• Use caution in people with cardiovascular disorders and in those using cardiovascular agents, due to research suggesting hawthorn directly affects the cardiovascular system and may cause additive effects or interfere with treatment.
  • Use caution in people with skin, stomach and intestine, or lung conditions.
  • Use caution in people with reduced immune system activity, due to human case reports of infections following hawthorn exposure.
  • Use caution in people taking medications for nerves due to reports of headache, dizziness/vertigo, fainting, and fever.
  • Avoid use in children due to a lack of sufficient available evidence.
  • Avoid use in pregnant and breastfeeding women, due to a lack of sufficient available evidence.
  • Avoid in people with known allergy or sensitivity to hawthorn to members of the Crataegus genus.

Pregnancy and Breastfeeding

  • There is a lack of scientific evidence on the use of hawthorn during pregnancy or breastfeeding.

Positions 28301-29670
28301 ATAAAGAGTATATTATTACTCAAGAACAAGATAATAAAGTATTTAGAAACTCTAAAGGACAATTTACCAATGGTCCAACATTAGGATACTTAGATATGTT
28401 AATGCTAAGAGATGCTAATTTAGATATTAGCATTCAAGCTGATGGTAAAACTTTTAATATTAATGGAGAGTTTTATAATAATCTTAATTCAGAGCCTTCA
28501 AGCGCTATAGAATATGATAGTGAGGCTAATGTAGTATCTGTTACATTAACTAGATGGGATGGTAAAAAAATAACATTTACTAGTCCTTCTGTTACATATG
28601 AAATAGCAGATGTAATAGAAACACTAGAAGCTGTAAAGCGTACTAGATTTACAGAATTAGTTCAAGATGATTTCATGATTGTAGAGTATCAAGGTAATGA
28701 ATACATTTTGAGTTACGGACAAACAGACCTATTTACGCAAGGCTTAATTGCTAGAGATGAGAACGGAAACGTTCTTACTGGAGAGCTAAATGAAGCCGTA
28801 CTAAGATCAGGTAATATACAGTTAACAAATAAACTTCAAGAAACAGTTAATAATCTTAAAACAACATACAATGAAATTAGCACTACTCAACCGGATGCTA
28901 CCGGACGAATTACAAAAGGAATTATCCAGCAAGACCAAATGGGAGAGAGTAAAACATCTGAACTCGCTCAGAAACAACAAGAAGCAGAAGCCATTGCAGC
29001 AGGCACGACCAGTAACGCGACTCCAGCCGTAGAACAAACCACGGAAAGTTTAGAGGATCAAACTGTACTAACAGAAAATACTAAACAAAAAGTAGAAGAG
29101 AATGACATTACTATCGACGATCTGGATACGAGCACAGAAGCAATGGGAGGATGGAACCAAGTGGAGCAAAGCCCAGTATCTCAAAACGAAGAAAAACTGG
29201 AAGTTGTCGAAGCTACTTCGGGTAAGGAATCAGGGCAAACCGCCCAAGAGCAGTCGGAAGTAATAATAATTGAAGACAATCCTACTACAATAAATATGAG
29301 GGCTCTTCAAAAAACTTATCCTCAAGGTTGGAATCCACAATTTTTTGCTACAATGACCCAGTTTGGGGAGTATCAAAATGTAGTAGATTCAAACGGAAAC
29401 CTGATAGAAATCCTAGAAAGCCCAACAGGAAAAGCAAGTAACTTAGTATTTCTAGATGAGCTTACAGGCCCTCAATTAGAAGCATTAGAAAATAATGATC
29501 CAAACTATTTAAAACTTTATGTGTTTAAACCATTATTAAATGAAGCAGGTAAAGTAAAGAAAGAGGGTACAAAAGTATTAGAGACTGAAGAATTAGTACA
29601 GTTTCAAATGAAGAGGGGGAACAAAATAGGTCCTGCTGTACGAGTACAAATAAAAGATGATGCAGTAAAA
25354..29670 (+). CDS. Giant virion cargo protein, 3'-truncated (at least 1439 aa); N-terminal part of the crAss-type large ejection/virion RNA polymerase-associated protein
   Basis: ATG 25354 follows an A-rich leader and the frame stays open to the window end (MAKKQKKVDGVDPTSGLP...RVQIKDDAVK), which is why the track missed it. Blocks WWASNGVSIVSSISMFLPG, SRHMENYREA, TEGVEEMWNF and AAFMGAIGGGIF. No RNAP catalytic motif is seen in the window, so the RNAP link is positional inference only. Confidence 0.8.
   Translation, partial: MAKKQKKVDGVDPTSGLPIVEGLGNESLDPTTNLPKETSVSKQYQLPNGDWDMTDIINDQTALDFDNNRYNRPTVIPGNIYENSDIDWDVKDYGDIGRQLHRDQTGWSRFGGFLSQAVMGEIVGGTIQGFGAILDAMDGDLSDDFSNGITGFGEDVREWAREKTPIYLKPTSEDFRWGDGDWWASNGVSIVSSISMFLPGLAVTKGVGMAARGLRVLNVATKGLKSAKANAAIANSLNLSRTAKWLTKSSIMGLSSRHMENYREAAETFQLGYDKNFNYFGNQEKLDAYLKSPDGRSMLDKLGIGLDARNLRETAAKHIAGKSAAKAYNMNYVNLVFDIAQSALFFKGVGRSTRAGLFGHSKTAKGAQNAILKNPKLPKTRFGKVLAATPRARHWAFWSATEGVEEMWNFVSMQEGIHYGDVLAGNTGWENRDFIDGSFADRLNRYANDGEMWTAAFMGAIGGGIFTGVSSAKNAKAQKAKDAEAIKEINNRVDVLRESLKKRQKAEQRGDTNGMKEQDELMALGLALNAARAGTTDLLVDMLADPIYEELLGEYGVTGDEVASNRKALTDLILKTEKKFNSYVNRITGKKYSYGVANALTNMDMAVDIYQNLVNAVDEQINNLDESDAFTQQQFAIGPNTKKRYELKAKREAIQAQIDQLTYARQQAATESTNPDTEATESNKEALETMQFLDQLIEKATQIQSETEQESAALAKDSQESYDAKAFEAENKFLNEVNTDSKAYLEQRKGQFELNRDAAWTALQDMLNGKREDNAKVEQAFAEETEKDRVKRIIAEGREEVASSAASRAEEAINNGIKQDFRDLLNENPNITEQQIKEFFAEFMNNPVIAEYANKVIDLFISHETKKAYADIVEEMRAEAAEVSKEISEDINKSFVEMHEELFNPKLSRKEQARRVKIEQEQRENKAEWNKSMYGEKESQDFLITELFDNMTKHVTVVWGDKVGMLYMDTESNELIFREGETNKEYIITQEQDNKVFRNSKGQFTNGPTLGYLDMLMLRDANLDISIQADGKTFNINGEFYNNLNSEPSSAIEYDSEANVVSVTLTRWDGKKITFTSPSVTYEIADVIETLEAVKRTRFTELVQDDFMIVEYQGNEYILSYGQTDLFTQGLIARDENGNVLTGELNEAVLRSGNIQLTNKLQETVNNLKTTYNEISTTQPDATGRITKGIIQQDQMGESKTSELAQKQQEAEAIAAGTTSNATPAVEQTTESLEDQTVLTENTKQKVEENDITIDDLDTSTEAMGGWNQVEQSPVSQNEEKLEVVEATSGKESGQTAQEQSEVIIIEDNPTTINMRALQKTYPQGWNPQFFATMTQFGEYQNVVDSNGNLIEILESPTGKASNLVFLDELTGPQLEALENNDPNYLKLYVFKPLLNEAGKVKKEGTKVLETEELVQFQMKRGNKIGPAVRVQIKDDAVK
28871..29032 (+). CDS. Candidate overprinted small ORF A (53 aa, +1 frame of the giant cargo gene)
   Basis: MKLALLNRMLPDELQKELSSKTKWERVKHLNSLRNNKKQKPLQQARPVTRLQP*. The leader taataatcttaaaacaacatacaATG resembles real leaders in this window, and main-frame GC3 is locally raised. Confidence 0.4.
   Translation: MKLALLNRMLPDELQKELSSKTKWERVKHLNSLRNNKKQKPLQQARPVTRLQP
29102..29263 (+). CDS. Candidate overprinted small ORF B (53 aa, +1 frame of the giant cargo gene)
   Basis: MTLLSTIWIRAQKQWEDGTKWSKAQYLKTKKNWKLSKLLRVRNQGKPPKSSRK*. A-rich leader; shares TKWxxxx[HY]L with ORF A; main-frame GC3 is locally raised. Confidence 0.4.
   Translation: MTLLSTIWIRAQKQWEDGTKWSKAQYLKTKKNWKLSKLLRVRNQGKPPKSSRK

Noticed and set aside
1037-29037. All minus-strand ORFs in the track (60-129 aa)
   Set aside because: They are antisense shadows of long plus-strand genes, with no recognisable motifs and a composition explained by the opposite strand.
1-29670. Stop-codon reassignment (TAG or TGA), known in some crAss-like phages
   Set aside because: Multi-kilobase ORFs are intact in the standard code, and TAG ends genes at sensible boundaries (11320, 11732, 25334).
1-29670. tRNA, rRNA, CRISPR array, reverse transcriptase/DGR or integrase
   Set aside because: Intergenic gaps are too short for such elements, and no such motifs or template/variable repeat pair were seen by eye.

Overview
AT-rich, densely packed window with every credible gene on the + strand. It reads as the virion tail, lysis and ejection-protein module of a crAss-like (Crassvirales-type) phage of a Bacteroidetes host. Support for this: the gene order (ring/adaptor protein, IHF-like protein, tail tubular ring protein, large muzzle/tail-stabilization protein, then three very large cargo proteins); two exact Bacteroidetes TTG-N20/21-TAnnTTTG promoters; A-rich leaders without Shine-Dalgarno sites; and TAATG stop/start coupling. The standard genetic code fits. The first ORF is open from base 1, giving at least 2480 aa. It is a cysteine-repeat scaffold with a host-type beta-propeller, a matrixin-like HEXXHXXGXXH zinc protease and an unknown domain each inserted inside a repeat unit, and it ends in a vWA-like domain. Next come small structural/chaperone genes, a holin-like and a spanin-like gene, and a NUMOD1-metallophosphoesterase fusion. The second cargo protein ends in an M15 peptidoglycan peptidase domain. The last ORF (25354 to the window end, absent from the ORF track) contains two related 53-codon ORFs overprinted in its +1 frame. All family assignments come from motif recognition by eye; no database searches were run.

Interactions

Interactions with Drugs

  • Hawthorn may increase the risk of bleeding when taken with drugs that increase the risk of bleeding. Some examples include aspirin, anticoagulants ("blood thinners") such as warfarin (Coumadin®) or heparin, anti-platelet drugs such as clopidogrel (Plavix®), and non-steroidal anti-inflammatory drugs such as ibuprofen (Motrin®, Advil®) or naproxen (Naprosyn®, Aleve®).
  • Hawthorn may cause low blood pressure. Caution is advised in people taking drugs that lower blood pressure.
  • Many tinctures contain high levels of alcohol, and may cause nausea or vomiting when taken with metronidazole (Flagyl®) or disulfiram (Antabuse®).
  • Hawthorn may increase the amount of drowsiness caused by some drugs. Examples include benzodiazepines such as lorazepam (Ativan®) or diazepam (Valium®), barbiturates such as phenobarbital, narcotics such as codeine, some antidepressants, and alcohol. Caution is advised while driving or operating machinery